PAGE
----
Funny Games
Be Kind Rewind
Inland Empire
The Savages
Whose That Knocking At My Door
After Hours

Need less to say, I'm pretty ecstatic about the winter storm that's heading my way right about now. So, Friday, I'll be taking off work which means that Thursday night I'll be isolated in my loft with nothing but my films, my cat and some writing to do. It's pretty radical to have this kind of weekend to look forward to. My friends are all freaking out since they won't be able to go slosh themselves into drunkenhood as they do every weekend, but maybe this time around they'll pick up a hobby!

I put up a new rack to hold my bitchin' collection of spectacular DVDs. I'm up to a "shit-ton" now. Not sure exactly how many, but it's ever expanding, thus, I cannot put a number to it. This blog is going nowhere.

Now, I'm thinking of a script about being snowed in. Or possibly using it as an element in one of the scripts I've already begun. See how I do this? It's like the scene from Walk Hard: The Dewey Cox Story, when the character played by my ex-girlfriend, Kristen Wiig, is berating Dewey, telling him he'll never make it. Dewey tells her he's gonna make it, he's gonna walk "hard, down life's rocky road." He repeats the line and realizes he's got a song! That's how I feel right now, in laymen's terms.

God damn, I feel like a child, but I'm now 25. That's a quarter of my life! Or, maybe even half, who knows! I do have some things to look forward to: my insurance going down, my voice deepening and heck, I may even finally lose my virginity! I must say, though, that Orson Welles made Citizen Kane when he was 25. So, I'll keep my head up and hope that awesomeness will fall into my lap.

Wednesday, January 7, 2009

Coming Home Blog

That was fun. I thought I'd try to find some small town diner, equipped with wi-fi, in order to keep you all updated. What happened instead is nothing. Literally, nothing happened. I drove around intending to meet all these wonderful people and come to all these insightful epiphanies. None of that. Just a calming, relaxing drive to get away from home for a few days.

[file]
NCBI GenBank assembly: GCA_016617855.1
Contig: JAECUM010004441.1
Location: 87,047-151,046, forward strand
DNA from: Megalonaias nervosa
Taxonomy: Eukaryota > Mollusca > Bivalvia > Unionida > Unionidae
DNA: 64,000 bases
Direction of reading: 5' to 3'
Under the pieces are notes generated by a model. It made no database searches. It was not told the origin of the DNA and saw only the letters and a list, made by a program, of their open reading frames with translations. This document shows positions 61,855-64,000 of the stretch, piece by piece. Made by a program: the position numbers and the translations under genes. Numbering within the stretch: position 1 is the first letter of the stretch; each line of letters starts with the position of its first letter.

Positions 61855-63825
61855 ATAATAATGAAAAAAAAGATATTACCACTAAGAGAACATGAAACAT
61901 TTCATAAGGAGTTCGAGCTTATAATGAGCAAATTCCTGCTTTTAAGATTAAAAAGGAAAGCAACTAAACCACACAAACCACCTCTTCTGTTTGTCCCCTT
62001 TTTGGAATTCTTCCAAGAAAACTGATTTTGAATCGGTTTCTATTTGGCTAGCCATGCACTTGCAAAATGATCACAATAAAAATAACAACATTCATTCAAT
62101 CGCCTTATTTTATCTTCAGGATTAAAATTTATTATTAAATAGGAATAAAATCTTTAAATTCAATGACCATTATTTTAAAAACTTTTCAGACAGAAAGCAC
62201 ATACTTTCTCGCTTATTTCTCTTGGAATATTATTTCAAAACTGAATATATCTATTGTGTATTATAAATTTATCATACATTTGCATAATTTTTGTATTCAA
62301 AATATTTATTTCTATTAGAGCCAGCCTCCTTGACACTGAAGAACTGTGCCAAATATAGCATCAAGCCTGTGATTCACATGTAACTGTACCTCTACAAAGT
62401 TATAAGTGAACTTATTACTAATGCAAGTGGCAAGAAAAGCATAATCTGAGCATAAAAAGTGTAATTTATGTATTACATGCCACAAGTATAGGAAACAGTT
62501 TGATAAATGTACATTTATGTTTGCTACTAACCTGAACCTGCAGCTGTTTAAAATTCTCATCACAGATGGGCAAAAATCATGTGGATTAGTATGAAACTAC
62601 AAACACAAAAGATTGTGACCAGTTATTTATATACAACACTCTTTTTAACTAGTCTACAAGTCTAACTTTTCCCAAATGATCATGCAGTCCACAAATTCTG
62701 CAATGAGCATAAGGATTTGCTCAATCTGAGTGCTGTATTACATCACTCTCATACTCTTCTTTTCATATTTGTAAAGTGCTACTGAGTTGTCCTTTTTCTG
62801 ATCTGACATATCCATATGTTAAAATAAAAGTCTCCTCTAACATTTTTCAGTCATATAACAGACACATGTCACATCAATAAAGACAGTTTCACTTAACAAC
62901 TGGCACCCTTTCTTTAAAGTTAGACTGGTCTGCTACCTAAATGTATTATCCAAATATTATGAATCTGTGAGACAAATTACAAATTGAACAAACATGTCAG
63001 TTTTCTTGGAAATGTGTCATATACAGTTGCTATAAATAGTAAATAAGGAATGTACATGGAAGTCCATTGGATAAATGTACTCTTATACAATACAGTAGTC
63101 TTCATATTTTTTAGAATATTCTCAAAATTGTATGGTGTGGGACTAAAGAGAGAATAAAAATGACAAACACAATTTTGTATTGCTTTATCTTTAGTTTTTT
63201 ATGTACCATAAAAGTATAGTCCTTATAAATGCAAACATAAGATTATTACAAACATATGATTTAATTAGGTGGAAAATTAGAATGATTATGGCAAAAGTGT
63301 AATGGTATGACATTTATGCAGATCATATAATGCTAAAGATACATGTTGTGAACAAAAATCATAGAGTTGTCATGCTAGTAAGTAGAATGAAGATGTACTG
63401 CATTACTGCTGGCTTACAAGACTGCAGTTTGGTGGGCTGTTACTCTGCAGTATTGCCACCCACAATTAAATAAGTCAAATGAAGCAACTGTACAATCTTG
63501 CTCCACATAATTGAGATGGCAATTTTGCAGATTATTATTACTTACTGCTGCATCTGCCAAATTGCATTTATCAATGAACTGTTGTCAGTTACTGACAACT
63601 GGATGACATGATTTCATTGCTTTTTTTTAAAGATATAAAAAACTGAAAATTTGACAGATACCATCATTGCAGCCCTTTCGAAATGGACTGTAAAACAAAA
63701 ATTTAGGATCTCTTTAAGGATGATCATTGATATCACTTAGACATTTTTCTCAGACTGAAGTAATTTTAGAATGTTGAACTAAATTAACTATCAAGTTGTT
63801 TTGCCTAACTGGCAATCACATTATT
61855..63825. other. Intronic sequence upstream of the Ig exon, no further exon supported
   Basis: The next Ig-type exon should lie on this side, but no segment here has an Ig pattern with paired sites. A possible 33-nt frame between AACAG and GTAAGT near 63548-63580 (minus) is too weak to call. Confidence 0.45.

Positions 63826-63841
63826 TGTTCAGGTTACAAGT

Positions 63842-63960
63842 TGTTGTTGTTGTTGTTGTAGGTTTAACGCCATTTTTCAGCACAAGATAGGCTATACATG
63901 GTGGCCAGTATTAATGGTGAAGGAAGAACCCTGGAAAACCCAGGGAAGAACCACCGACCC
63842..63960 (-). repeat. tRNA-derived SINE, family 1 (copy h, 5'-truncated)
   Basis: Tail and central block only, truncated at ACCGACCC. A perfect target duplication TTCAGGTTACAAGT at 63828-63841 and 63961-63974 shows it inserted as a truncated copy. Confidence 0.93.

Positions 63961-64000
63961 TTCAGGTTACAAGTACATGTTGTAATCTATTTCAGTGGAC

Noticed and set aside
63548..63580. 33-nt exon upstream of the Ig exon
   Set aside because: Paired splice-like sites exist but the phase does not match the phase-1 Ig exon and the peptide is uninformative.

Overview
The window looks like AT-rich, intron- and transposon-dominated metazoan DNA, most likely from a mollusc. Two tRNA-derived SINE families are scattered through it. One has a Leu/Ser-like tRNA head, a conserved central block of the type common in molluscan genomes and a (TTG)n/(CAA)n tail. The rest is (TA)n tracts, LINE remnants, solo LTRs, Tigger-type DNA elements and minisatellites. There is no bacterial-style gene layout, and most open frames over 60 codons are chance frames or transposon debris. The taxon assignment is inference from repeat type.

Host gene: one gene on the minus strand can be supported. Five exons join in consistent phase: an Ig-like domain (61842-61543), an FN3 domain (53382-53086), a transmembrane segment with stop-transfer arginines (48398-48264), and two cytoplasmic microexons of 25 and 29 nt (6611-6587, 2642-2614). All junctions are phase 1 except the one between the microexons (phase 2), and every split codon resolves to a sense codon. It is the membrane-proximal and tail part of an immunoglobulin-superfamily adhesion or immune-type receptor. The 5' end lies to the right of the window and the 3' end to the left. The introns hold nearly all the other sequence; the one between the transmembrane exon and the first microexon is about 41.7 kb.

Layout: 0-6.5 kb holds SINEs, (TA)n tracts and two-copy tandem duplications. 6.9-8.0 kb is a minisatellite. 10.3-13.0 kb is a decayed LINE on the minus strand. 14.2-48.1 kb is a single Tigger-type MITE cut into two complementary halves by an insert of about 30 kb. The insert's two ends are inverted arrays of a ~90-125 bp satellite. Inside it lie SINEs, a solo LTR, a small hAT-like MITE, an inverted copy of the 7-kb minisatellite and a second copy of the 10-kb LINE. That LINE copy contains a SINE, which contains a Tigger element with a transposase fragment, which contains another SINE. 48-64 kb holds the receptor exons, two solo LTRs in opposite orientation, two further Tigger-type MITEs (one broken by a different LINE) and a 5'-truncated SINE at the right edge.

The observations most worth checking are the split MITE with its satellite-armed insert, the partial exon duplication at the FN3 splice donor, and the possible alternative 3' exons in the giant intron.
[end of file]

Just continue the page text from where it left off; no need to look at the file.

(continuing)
Sorry to disappoint but there really wasn't much happening. In reality, I accomplished what I set out to do, but I really could've done just that by staying at home and taking a breather. I do feel renewed, replenished and rejuvenated as I'm now in some sort of flow that's enabled me to turn a higher productivity rate in my work and personal life. So, perhaps getting away did help me do something: realize what I've had all along. Sometimes you overlook things when you get so used to them, having adapted to their presence. Things end up being taken for granted. It's pretty wise to reflect for a moment on the accomplishments you've already acquired and the goals you strive to achieve. So, now that all this existential rambling is done, we can get back to our striving artist blog! Welcome back, Me.

If you're curious as to what the picture above is indicating, I'll tell you: humor. Mainly, dark humor, or black humor or even satire. The picture above is from the Martin Scorsese film "The King of Comedy" and wow is it brimming with hilarity. Some of the humor is so subtle that you won't catch it the first time. It also doesn't help that the lines are spoken with the finesse of a Paul Mitchell hair product, by none other than Method acting wonderboy: ol' Bobby DeNiro. At his truly most despicable, DeNiro as Rupert Pupkin, brings about a sense of disdain for this character that only wants to go one way to the top, the easy way.

I can somewhat relate to this "unrelateable character", as the critics called him. DeNiro's Pupkin believes himself to be worthy of immediately being on Jerry's comedy show, despite what leaps and bounds it would take a normal comedian to achieve. He wants it now, and he'll do anything necessary to get it, except work at it. I can somewhat sympathize with Pupkin; I feel the same way about Hollywood. I think it's no coincindence that upon my arrival home, this is the first film I put in. Fate has a peculiar way of telling me things I need to know, in ways that aren't as subtle as the humor in this film.

I get the message: I've got to work at it. And I will. In fact, I'm heading over to Jaden's site, right now, in order to work on a scriptwriting excercise! Go me and go you. Happy new year. Get down to business. And achieve something worthwhile - all of you!!

Resolutions for the year:

1. Screenwriting Hardcore Extravaganza
2. For the love of God, work out more often
3. Seriously though, stop being so sarcastic
4. Be better organizized, it helps with structure